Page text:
The authors’ central complaint, however, is not religious but political; the redneck wants a government of the fashion which the Republic was founded to perpetuate. Rednecks “hate bureaucracy. They want the government to take a laissez-faire approach to them as individuals.” Even when removed from the South by employment. Southerners do not become displaced persons spiritually, but are oriented toward home. “They wish to stay in the South, and when they leave, they maintain their traditions elsewhere—and look forward to an eventual return to kith and kin.” Rednecks wish to avoid entanglement with government, and they buy their guns, trucks, tools, and fishing equipment as symbols of their independence, self-dignity, and regional attachments. Being men who are given to thinking in communal and associational terms rather than in artificial, contrived, rhetorical, or class interest categories, they are ill-fitted for their assigned place in Marxist dogma.

Southern poverty, as the authors assess it, is the result of sin, specifically the wickedness of insufficient unionization, resulting from an inadequately developed class consciousness. It would be pointless on this issue to debate the economics of comparative advantage with the authors, for their commitment to unionization as a cure to poverty is fundamentally a matter of faith, not reason. The ignored reality is that contemporary unions are generally organized against other workers—not against capitalists—and often are organized against any reasonable concept of the common good. Expectations that unions will work (or strike) for the common good run contrary to the very purpose of unions.

As empty as The Southern Redneck is as a report on research findings, it does give the reader a religious testament, anathematizing the South’s “fantastic historical mythology” and its cultural continuity over time with its “false consciousness tied to otherworldly religion.” The authors have their own vision. In the name of Progress, the Southern legacy and Weltanschauung should be broken and Marxist fundamentalism enshrined in a newly raised “class consciousness.” The quest is satisfied by the revolting against the old social bonds, not by reconstruction of visible new ones. No historical example, no factual reality which shows the millennium to be fictitious, can stand against the religious faith which inspires the destruction of old loyalties. It is not so much the idiosyncracies, the argot, the lifestyle of rednecks, their aversion to haute couture, or their love for country music which incites the hatred of the intellectual messiahs. It is the whole of Southern history. The Southern legacy, and those who carry forth its lineage, reflect an ancient tradition steeped in organic Anglican liberty of restraint on compulsive power and its potential for accomplishing good, as contrasted with the Gallic liberty which seeks to free the exercise of power from limiting restraints in the quest for social good. The authors spring heavy with good deeds.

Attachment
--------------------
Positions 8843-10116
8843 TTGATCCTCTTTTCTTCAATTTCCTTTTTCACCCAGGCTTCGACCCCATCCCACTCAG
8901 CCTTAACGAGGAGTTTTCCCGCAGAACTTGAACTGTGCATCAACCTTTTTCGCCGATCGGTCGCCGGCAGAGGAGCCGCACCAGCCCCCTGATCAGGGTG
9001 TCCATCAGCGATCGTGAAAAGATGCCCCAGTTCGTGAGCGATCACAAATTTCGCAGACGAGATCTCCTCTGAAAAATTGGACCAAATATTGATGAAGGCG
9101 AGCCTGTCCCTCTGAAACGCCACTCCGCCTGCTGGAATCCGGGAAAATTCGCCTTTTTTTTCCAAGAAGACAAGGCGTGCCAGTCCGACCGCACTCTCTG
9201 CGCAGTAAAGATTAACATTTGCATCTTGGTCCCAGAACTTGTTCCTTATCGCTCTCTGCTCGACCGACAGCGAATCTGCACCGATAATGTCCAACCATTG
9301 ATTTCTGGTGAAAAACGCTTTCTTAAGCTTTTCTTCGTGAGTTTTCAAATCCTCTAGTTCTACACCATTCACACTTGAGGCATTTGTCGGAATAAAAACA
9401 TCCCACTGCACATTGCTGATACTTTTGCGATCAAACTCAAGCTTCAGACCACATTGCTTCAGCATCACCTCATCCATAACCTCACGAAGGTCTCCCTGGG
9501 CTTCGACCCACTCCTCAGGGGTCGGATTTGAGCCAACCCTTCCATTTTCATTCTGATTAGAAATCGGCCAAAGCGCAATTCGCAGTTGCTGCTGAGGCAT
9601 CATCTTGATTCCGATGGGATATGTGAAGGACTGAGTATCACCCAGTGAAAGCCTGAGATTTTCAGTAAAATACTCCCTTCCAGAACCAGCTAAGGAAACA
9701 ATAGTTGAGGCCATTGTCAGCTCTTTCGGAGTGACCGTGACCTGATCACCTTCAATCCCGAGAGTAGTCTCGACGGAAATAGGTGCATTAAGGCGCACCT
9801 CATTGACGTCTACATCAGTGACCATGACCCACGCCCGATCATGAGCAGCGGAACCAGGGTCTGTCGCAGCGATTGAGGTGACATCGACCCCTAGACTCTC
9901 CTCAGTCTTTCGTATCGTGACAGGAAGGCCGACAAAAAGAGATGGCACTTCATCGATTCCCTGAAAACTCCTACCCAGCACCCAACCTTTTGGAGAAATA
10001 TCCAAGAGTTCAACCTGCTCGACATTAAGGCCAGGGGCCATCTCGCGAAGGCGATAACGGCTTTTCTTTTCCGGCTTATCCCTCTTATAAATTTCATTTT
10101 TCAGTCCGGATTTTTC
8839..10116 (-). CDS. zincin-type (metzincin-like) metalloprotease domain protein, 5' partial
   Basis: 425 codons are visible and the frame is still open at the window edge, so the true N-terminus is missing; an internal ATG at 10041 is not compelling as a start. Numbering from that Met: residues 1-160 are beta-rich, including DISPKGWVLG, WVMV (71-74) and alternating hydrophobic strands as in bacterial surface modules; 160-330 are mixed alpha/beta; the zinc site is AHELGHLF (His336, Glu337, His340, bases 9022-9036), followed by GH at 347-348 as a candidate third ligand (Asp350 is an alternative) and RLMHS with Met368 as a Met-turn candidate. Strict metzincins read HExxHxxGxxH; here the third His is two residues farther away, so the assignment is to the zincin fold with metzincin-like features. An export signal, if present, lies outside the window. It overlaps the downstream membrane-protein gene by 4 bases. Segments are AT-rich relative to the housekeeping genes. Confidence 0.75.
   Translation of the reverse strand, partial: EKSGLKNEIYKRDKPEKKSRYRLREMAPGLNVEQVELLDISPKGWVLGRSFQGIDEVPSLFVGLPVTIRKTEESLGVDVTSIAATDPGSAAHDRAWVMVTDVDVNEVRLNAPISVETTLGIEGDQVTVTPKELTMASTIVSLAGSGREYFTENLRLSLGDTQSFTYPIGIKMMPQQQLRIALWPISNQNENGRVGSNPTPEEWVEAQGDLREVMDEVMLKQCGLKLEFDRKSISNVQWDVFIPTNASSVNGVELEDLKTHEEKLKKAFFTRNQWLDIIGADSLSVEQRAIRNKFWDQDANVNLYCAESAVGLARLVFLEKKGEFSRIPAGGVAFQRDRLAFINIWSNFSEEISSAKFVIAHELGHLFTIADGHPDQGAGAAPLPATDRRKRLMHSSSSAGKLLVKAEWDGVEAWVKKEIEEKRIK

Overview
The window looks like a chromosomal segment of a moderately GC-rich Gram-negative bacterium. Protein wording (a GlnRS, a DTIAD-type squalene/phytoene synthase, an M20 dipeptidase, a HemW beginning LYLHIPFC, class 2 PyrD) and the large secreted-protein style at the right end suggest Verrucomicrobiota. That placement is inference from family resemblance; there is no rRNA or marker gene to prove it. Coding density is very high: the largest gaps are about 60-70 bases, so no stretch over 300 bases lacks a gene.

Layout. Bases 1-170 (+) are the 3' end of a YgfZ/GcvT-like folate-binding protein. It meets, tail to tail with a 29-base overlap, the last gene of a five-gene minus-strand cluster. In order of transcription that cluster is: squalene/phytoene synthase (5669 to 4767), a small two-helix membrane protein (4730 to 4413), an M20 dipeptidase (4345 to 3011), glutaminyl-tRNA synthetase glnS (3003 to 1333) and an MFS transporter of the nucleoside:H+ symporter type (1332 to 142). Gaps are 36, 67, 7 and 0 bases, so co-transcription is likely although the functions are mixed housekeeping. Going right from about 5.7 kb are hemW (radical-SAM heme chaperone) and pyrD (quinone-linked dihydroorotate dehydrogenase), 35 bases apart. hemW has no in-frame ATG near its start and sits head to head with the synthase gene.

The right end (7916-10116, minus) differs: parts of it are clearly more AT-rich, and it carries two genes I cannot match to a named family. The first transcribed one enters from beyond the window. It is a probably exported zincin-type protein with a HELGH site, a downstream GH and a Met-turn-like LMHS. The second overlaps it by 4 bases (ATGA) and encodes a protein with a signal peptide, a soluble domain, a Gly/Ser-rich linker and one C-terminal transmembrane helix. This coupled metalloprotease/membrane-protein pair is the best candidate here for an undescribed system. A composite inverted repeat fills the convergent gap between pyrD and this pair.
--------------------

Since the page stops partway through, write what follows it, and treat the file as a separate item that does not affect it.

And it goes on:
If the authors could somehow enlighten their redneck subjects, could infect them with enough social science septicemia to cause them to throw off their Southernism—with its outmoded religious and political values—then society could be shoved toward “meaningful structural change,” and the “masses might be persuaded to work for the common good—[remember Ho, Mao, Idi, and Fidel?] whatever that is decided upon.” As it is, however, the intellectual messiahs find their enlightened prescriptions defeated by a “fantastic unrealistic Southern myth” with its “false consciousness, a lack of social responsibility, and . . . savage ideal likened to the ethos of Nazi Germany,” and an attendant “inexcusable failure to face Southern history and give up faulty traditions either emotionally or intellectually.”

If they could, the authors would make displaced persons of the whole human race. In a metastatically Sandinistasized universe, civilization and progress would be measured by homage to the intellectual priest-kings for their ministrations in the cause. No longer would poor Southern rednecks be afflicted by the zeitgeist of “a pernicious lost cause [that] serves no worthy purpose and keeps the South tied to a dangerous mythology.”

The victory of Yankee Springfields over Southern long rifles must not obscure the more fundamental reality that the South did not surrender its culture at Appomattox. “Since [1865] the redneck has remained religiously orthodox and has defended America’s most reactionary economic values and institutions.” That is one way of putting it. But in this context, “reactionary” is a high compliment. Roebuck and Hickson are baffled that “the more the South appears to be changing the more it remains the same—that is, its central core.” For Southerners, the central core remains nutrient living stone.


[The Southern Redneck: A Phenomenological Class Study, by Julian B. Roebuck and Mark Hickson III; New York: Praeger]